A North East water supplier has stopped issuing “frightening” debt collection letters after its tactics were likened to controversial pay day loan company Wonga.
Northumbrian Water was found to be among half of UK suppliers sending correspondence which appears to be from an external debt agency, but is actually from the water company itself.
The news follows June’s ruling by the Financial Conduct Authority (FCA) that 45,000 Wonga customers must be compensated after being sent letters from nonexistent law firm threatening legal action, while similar practices were also highlighted among banks and energy firms.
Northumbrian Water, which stopped the policy earlier this year, used the name Alexander James in large print at the top of the letters, but say it was clearly linked to the company.
In total, 12 of the UK’s largest water suppliers have been found to have taken part in the practice – which water watchdog Ofwat has written to companies with concerns over – while five are still doing it.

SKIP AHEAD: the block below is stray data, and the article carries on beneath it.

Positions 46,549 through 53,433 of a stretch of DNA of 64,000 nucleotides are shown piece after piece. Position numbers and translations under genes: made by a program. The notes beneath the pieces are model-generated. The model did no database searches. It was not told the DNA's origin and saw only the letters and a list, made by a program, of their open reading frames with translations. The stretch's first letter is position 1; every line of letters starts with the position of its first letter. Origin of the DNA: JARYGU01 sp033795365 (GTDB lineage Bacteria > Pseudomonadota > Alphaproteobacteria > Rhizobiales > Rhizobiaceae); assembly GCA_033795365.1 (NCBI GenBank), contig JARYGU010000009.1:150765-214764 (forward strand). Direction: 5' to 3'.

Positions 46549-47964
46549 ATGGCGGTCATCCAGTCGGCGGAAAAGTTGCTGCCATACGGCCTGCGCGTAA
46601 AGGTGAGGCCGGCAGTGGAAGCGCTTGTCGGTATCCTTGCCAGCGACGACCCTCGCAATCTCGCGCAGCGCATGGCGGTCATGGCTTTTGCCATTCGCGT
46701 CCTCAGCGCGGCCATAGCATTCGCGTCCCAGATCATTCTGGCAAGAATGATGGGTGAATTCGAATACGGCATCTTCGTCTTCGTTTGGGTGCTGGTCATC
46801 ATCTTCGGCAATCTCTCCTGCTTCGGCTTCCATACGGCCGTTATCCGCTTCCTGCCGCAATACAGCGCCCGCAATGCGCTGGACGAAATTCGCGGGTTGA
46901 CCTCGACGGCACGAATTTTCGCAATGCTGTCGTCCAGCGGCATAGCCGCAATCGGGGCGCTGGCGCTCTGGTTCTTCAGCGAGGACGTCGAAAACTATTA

Shona Alexander is chief executive of Newcastle Citizens Advice Bureau, which offers free debt advice.
“It is good news Northumbrian Water has stopped using this letterhead and it is disappointing to hear some companies are still using it.
“It is bad practice. By saying Alexander James at the top it looks to the client as a debt collector and that is frightening. Then at the very bottom in small print it says this is part of Northumbrian Water.
“At best it is unfair and causes distress, and at worst it is deliberately misleading.”
A Northumbrian Water spokeswoman said:
“The Alexander James brand was used to encourage customers who were not paying their bill to contact us to talk about a payment plan and to receive debt advice. It was very clear that Alexander James was part of Northumbrian Water Limited.
“We took the precautionary decision to suspend using the brand name the day after the Wonga story broke. After researching why the FCA took action against Wonga, we believe we have complied with best practise as the brand name was registered with relevant financial agencies to ensure transparency and our consumer watchdog, the Consumer Council for Water, was also fully aware we were using this brand name.
“After a review we have now decided that we will not be using the Alexander James brand in the future although our use of it was transparent and compliant.”
Source – Newcastle Evening Chronicle, 16 Oct 2014